When we use apps, there’s nothing more gratifying than a great experience. But when it comes to apps that deal with secure information, money and banking in general, user experience is often undermined by procedures necessary to ensure security levels.
There are many instances we can think of, but here I would like to talk about just one: the log-in and how the smartwatch can be a game changer on security.
This log-in step really impacts the user experience. It’s an extra barrier the user needs to go through to access whatever he or she needs, and it’s an effort that can heavily influence the success of a service on a mobile device.
But the good news is that while this is a necessary step on a PC or smartphone, often on smartwatches it’s just not required.
Let me explain.
Wearables are so personal, they can be viewed as a sort of virtual or digital ID, for three main reasons:
1. PROXIMITY AWARENESS A smartwatch app can be set to work only in conjunction with and in the proximity of a smartphone – too far from a smartphone and it won’t function properly.
2. SELF-ACTIVATED SECURITY Most smartwatches know if they are worn or not. When not worn, a smartwatch can activate auto-security features, and apps can be programmed to not even store information in the watch.
3. PHYSICAL CONNECTION Smartwatches are in contact with the skin of the individual most of the time – and you notice if it’s not with you. Plus, this physical contact gives a whole new perspective on security — like utilizing biometric data as means of identification.
So – as a general rule – when a smartwatch is being used, there’s a higher probability it’s the legitimate user's. No other smart device has such security. Therefore, the classic situations of “somebody tried to access my account from the web” or “someone stole my phone and accessed my data” don’t apply to a smartwatch the way they frequently do to smartphones.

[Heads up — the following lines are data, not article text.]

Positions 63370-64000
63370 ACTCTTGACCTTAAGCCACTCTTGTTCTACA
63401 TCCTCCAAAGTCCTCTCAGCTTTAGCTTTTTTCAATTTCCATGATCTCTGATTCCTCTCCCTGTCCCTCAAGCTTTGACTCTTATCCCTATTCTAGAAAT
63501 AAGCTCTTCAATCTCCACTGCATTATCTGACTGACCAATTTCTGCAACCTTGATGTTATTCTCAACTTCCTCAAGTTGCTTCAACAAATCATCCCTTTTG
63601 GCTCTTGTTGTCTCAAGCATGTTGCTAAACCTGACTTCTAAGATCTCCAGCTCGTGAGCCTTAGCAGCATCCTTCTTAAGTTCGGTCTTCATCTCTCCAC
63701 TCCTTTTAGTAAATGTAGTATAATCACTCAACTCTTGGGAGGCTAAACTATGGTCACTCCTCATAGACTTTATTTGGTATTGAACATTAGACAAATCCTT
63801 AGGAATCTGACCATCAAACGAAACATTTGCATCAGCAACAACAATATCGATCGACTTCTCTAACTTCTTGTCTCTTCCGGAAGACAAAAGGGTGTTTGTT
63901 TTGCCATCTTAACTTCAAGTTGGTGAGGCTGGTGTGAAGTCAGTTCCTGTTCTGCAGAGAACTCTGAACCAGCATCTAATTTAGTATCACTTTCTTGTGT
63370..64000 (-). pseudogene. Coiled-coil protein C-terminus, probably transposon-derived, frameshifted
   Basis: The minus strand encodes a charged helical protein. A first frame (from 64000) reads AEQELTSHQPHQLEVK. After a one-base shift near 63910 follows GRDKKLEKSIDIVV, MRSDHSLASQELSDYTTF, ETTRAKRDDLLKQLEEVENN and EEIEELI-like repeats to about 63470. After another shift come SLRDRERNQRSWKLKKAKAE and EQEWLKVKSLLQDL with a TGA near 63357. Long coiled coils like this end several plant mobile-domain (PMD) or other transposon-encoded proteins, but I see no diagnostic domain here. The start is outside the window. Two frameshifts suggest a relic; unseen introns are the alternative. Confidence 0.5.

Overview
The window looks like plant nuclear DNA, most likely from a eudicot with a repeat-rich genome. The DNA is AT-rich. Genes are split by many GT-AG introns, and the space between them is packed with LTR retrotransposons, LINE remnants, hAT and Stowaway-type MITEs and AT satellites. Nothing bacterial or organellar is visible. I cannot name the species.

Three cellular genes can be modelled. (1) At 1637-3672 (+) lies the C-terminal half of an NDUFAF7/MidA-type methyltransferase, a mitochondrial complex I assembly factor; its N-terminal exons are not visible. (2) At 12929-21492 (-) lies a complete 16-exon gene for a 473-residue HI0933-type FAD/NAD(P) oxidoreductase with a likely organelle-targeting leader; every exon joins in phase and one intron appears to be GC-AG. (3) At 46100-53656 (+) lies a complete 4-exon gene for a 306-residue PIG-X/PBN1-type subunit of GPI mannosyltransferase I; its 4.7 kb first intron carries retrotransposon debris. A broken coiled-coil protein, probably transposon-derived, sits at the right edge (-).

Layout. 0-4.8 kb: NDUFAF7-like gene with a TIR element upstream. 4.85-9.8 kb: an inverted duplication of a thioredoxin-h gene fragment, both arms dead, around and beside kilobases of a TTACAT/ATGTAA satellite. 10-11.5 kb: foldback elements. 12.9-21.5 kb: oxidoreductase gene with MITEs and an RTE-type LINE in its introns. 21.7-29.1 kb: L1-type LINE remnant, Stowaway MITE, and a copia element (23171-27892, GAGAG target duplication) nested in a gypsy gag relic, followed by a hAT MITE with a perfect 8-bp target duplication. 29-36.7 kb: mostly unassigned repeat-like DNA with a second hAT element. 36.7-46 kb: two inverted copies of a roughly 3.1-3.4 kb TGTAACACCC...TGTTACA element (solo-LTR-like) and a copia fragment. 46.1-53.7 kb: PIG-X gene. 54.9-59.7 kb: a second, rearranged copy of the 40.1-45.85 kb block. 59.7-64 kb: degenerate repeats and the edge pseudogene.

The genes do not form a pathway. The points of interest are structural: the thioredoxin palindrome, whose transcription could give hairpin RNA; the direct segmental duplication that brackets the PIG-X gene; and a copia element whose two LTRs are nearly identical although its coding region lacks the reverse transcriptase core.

While this isn’t as safe as the log-in step, it does raise the standard of security to an acceptable level for certain information.
We’re already seeing this. It’s not unusual to use smartwatch apps from banks that allow users to access their balance without providing their ID (the same operation on a smartphone requires user credentials). As a result, it’s now much easier and more convenient for smartwatch owners to check their balance on their wearable than on a smartphone.
So what does this mean?
To begin with, a far better experience for your customers. But there’s more: it enables the creation of new value propositions. In the banking case, a simple balance-checking feature can turn into a new interaction model for banks with their wearables apps. Services once dependent on IDs and passwords are now easy to use, and a breath of fresh air for the consumer.
There’s great value with a smartwatch app that can allow your banking business to shine, and grow.
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